A 360-Foot Asteroid Is Headed For Earth Tomorrow On Its Closest Approach So Far

A rather sizeable asteroid, one believed to measure as much as 360 feet in diameter, is currently speeding in Earth’s direction and will swing by for a close, but perfectly safe, encounter tomorrow. Hurtling through space at a little over 13,000 mph, the rock will reach Earth’s vicinity on Monday morning, harmlessly passing by our planet on its journey around the sun.

Originally discovered three years ago, our celestial visitor was dubbed asteroid 2016 PD1. The space rock was first spotted on August 2, 2016, or about a month before it performed a close approach to Earth. At the time, the asteroid passed within 5.54 million miles of the planet’s surface. Monday’s flyby will bring the rock significantly closer to Earth, scientists at NASA’s Jet Propulsion Laboratory (JPL) announced yesterday.

After studying the rock’s orbital path, the JPL team classified 2016 PD1 as a near-Earth object (NEO), specifically an Amor-type asteroid. To qualify for the NEO designation, a celestial object – be it a comet or an asteroid – needs to orbit somewhere between approximately 91 million and 121 million miles from the sun, explains NASA. This means that in their journey around the sun, NEOs can venture as far as about 30 million miles of Earth’s orbit, and as close to the planet’s surface as a few times the distance to the moon – or even closer.

Meanwhile, the asteroid’s Amor classification suggests that, unlike Apollo and Aten asteroids, the object follows an orbital path which allows it to approach Earth without actually crossing the planet’s orbit, NASA points out.

As far as NEOs go, asteroid 2016 PD1 is relatively hefty. According to NASA’s Center For Near-Earth Object Studies (CNEOS), the object is estimated to be at least 157 feet wide and measures up to 360 feet across.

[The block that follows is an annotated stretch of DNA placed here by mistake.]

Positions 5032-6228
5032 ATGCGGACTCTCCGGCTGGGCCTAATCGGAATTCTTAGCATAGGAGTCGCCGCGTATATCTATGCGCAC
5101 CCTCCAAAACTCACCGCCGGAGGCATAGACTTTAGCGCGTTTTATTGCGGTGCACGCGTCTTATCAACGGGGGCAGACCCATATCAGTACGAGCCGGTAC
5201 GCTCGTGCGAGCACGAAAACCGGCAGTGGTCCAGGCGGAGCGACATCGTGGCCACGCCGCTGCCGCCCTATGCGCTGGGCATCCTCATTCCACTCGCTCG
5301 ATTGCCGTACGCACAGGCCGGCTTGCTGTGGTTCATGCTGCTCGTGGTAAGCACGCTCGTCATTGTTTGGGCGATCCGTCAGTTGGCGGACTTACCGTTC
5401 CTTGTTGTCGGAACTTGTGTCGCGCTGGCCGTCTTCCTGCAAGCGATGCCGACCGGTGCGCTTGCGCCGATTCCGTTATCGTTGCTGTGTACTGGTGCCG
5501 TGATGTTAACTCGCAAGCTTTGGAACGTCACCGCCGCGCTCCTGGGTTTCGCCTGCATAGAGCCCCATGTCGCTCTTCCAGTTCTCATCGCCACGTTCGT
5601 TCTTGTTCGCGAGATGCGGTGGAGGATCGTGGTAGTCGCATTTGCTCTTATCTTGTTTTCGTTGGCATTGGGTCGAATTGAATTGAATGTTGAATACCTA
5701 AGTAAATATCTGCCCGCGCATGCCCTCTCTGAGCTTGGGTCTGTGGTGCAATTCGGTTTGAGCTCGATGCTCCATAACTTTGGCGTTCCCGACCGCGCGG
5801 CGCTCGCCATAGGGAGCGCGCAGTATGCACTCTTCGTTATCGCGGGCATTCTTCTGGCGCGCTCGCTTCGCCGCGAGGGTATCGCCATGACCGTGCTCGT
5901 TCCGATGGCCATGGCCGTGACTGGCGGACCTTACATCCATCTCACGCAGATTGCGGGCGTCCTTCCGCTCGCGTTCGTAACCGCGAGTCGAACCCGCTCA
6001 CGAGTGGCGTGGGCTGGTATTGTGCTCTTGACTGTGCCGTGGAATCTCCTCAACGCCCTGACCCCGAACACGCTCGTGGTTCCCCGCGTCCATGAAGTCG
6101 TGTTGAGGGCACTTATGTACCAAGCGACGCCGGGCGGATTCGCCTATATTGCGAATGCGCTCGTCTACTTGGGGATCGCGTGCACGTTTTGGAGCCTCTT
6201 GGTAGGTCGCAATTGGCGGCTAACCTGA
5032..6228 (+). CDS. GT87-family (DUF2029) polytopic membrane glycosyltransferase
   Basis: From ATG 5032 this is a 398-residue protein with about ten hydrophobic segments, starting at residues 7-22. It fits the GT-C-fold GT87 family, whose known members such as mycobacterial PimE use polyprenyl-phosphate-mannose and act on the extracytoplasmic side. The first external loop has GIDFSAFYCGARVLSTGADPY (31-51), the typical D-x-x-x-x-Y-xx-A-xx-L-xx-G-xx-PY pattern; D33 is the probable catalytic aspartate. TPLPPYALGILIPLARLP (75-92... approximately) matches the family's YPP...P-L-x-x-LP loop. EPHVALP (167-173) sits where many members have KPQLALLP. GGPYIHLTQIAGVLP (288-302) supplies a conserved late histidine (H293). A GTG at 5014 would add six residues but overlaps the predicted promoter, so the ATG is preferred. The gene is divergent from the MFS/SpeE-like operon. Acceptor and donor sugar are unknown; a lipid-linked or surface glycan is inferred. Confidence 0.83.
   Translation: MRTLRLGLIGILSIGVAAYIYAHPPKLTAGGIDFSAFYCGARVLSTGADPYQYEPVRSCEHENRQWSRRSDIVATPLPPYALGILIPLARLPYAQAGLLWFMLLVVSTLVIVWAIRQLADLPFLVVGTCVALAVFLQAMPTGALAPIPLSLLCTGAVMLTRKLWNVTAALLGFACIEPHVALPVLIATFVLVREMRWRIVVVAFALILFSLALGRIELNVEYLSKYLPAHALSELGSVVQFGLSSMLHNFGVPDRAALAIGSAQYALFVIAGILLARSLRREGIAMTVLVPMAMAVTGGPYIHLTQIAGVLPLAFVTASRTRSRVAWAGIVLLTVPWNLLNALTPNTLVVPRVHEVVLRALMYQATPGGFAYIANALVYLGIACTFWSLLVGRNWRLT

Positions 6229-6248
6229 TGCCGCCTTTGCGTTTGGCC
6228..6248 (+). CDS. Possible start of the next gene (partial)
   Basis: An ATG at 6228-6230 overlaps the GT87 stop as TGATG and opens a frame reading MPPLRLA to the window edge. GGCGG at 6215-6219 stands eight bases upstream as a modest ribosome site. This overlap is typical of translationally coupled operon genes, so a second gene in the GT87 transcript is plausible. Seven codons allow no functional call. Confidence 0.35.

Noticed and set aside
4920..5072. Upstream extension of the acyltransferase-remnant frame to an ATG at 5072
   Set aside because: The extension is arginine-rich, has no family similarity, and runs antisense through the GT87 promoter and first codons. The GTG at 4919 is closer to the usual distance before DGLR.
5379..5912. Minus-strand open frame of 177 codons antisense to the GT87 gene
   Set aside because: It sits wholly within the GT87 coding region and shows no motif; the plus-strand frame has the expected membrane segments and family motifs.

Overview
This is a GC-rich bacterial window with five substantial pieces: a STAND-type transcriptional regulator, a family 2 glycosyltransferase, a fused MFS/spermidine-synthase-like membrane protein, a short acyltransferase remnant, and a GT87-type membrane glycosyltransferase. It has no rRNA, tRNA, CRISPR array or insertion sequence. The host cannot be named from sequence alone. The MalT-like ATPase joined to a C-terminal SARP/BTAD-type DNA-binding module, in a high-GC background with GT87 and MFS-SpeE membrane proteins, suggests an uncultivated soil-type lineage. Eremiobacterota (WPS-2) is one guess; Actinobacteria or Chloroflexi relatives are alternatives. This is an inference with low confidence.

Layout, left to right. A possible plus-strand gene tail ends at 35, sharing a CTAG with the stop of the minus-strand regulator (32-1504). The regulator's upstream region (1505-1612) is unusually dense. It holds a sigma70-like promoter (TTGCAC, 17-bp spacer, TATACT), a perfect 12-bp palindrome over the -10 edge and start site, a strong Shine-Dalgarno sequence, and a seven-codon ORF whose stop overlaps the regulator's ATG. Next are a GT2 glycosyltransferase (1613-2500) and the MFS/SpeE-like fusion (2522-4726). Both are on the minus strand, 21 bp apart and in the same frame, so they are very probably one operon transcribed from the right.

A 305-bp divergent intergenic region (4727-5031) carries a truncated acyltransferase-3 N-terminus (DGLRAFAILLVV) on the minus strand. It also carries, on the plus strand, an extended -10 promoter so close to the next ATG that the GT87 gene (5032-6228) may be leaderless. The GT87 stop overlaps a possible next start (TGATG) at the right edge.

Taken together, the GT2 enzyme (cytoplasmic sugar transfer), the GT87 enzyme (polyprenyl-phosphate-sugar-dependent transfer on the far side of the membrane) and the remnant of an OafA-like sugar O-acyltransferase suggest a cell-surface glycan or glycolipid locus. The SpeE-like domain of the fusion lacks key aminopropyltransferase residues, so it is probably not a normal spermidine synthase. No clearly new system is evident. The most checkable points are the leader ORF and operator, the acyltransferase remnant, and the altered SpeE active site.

“An object this big would tower over the Statue of Liberty in New York and match 75 Queen-Size beds in a row,” noted the British media outlet, The Express, in reference to a similarly-sized asteroid that flew past Earth in early June, as reported by The Inquisitr at the time.

“Even towards the lower end of NASA’s estimate, the rock would be big enough to cause widespread damage.”

Thankfully, the upcoming close brush with the asteroid won’t pose any threat to Earth and its inhabitants. NASA assures that the space rock will safely fly past our planet, only coming within a few million miles of Earth.

Asteroid 2016 PD1 is expected to swoop in for its close approach in the early hours of Monday morning. The asteroid will dart past Earth at 4:35 a.m. ET, buzzing our planet from 2.68 million miles away.

To put that into perspective, that’s 11.28 times the distance between Earth and the moon.

While that may sound like a vast distance by terrestrial standards, 2.6 million miles is a mere stone’s throw away in cosmic terms. In fact, this is the closest that asteroid 2016 PD1 has gotten to our planet so far.

The wayfaring asteroid is a frequent visitor of our corner of the solar system. Over the last 88 years, the space rock has performed 22 flybys of Earth – with many more announced for the next 180 years. However, in all of its previous travels through the inner solar system, asteroid 2016 PD1 has never crept in as close to Earth as it will do on Monday.

This makes the upcoming encounter with the asteroid its closest-yet approach to Earth.

The record will go undefeated for quite some time. The only two instances when asteroid 2016 PD1 is expected to wander slightly closer to Earth are in 2028 and in 2199.

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